My father (born 1941) recommended this book to me twenty years ago and I refused for many years because he would shove everything through the filter of Male/Female brain. I was turned off by his summary of “Men have male brains, and women have female brains. But some men...
My father (born 1941) recommended this book to me twenty years ago and I refused for many years because he would shove everything through the filter of Male/Female brain. I was turned off by his summary of “Men have male brains, and women have female brains. But some men have female brains and some women have male brains. And some male brains have female features, and female brains have male features...”, and would then proceed to tell everyone what kind of brain they had. This was worse than astrology, “I’m not like the usual Scorpio, because my moon is in Cancer and my Pluto is in the Seventh House.” So it appears that you could support any theory if there are enough exceptions.
I read the book to eliminate my dad’s frequent argument of “You haven’t read it so you don’t know.” I feel that the book was actually - and only - “good”. I feel it was written at an eighth grade reading level, and it is 30 years old. Parts were well-written and thought-provoking. Other parts were Just. So. Tedious. I have a Master’s in a mental health field, so perhaps I’m just not used to being spoonfed every possible iteration of a theory. Much of the book incited an anxiety in me similar to when someone just keeps talking and talking but not saying anything new. I tried to figure out “Maybe it’s just my male brain responding.” But, much of it was like reading an entire cookbook for stir fry line-by-line.
TOFU, brown sauce, broccoli. BEEF, brown sauce, broccoli. PORK, brown sauce, broccoli.
TOFU, brown sauce, peppers. BEEF, brown sauce, peppers. PORK, brown sauce, peppers.
TOFU, brown sauce, bok choy. BEEF, brown sauce, bok choy. PORK, brown sauce, bok choy.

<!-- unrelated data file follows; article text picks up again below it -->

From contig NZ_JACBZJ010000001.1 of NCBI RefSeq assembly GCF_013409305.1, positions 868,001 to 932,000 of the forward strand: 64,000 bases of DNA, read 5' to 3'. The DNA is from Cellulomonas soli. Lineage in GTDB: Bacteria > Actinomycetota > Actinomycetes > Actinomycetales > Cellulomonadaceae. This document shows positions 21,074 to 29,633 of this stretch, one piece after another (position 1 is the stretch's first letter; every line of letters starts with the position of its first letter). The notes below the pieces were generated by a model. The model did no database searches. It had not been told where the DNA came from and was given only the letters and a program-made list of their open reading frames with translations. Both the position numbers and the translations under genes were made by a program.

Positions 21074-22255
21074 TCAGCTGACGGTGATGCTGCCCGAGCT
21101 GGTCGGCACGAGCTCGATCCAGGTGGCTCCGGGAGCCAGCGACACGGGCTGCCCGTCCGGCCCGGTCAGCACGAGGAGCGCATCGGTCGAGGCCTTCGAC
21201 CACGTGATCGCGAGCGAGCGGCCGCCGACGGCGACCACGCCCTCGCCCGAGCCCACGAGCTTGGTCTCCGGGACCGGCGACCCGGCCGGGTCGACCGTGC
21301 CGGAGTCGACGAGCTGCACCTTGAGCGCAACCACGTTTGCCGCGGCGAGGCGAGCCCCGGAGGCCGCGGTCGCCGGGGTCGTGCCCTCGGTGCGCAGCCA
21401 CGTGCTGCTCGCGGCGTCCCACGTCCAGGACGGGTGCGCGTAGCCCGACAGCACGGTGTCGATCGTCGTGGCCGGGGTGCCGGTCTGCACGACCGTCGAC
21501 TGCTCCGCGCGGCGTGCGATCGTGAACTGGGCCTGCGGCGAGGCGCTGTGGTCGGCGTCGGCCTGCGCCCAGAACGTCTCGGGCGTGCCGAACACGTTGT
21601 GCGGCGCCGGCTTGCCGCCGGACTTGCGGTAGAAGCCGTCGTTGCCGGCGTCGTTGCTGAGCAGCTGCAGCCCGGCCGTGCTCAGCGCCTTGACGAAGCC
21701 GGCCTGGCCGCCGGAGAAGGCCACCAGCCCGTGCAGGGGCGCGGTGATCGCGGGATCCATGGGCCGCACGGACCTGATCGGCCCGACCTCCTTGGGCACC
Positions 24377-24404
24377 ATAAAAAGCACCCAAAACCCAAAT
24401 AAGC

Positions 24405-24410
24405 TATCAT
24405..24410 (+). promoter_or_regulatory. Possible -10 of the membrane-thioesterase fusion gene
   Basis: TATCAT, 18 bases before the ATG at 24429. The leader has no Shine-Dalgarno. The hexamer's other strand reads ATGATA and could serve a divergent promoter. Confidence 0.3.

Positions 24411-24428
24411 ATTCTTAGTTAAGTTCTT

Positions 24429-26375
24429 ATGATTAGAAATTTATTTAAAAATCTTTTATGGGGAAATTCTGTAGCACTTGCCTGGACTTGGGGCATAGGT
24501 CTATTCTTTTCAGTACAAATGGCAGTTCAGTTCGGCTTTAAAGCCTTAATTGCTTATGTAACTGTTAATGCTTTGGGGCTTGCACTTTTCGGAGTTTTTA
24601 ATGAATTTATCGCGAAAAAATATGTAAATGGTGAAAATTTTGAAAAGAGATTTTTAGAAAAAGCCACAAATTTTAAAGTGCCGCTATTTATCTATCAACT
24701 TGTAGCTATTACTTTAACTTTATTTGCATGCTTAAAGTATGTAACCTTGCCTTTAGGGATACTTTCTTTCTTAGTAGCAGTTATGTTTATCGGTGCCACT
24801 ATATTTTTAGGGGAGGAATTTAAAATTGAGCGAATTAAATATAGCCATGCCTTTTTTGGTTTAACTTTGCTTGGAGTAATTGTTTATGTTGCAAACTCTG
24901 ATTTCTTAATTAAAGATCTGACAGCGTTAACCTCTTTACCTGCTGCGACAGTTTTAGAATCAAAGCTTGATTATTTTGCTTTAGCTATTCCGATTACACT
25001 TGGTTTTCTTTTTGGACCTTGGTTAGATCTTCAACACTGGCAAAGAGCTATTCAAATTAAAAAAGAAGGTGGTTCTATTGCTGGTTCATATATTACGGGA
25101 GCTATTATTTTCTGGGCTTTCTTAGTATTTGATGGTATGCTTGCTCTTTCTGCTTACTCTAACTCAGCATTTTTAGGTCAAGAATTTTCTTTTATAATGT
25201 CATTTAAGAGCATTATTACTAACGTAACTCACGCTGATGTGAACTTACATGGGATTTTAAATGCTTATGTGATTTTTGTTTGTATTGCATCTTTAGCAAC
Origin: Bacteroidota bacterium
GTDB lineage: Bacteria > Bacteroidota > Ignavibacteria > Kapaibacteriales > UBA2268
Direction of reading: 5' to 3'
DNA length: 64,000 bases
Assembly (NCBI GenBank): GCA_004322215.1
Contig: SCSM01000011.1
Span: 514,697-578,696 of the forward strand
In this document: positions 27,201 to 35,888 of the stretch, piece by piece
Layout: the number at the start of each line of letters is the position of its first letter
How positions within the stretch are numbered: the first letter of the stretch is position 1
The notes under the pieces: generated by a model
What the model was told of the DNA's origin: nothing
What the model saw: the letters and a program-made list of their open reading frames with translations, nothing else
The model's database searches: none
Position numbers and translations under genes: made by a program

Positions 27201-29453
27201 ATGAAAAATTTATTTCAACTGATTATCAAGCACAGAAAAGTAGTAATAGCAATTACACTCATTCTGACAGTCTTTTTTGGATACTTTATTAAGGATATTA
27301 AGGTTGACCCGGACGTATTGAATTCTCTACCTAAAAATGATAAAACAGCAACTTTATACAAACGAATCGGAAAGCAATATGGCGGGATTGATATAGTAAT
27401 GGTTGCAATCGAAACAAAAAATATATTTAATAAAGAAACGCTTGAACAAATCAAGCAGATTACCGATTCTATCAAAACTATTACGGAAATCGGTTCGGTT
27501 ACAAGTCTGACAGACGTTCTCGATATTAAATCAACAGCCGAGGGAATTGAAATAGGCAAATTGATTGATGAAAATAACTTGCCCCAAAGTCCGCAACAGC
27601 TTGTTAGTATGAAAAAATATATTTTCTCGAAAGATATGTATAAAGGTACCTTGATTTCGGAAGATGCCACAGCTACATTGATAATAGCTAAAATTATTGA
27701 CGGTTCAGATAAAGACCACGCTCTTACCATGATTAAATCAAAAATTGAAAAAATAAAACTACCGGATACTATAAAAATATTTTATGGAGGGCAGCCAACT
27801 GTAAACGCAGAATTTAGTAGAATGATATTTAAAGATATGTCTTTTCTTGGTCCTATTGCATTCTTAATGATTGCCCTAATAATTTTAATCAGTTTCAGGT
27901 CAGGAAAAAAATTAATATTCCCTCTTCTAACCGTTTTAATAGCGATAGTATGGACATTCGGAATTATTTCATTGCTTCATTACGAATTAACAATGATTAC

Those aren''t really nine different recipes, and it''s tiresome to add chili peppers and call it Szechuan, then repeat the same simple recipe nine ways as a whole different chapter. But, in this case, it was every way that sex differences are expressed as infants, in early school, late school, work, home, parenting, etc. “What? Males were more competitive and externally-focused, and women were more co-operative and communicative in the workplace just like they were on the playground, classroom, puberty, or through parenting chapters? Oh, I didn’t see that coming...”, “Oh again, with the castrated rats... add hormones and the same thing happened as in several previous chapters.”
(Hence the title of this review.)
The book could have been a much better book if it were cut down to 50 pages, AND acknowledged that it is among several other factors influencing interpersonal and intrapersonal experiences. There are so many other aspects to human brains (trauma, genetics, family, culture, addiction, disease, shame, religion, on and on) that this is just one part of what needs to be learned and considered. The DSM has 297 disorders in 947 pages, and that doesn’t include all of the hundreds of treatment options to address those diagnoses. So I’m resistant to a book that carries with it such a temptation for people to be reductive versus expansive.
I think the book is good for curious people who don''t understand why some thought processes are different than their own, this will shed some light in one arena. If you think that your way of thinking is "correct", then having page after repetitive page can provide the temptation to weaponize the info to say, “You can’t help it, you have a female/male brain.” as a science-based support for dismissing people, then please do not read this book.
However, if you accept that people are people and we all think in a variety of ways, then the book isn’t revelatory.
It is quite readable (despite the repetition), a good primer for laypeople, and, though it never claims to be everything, I would have really liked for the authors to have addressed the risks of over-generalization more openly. Some reviews have a "now I know why they are wrong" vibe - which is the opposite to the author''s clearly stated reason this book was written, but it''s easy for some to distort it that way. Please precede any recommendations to others with a caution.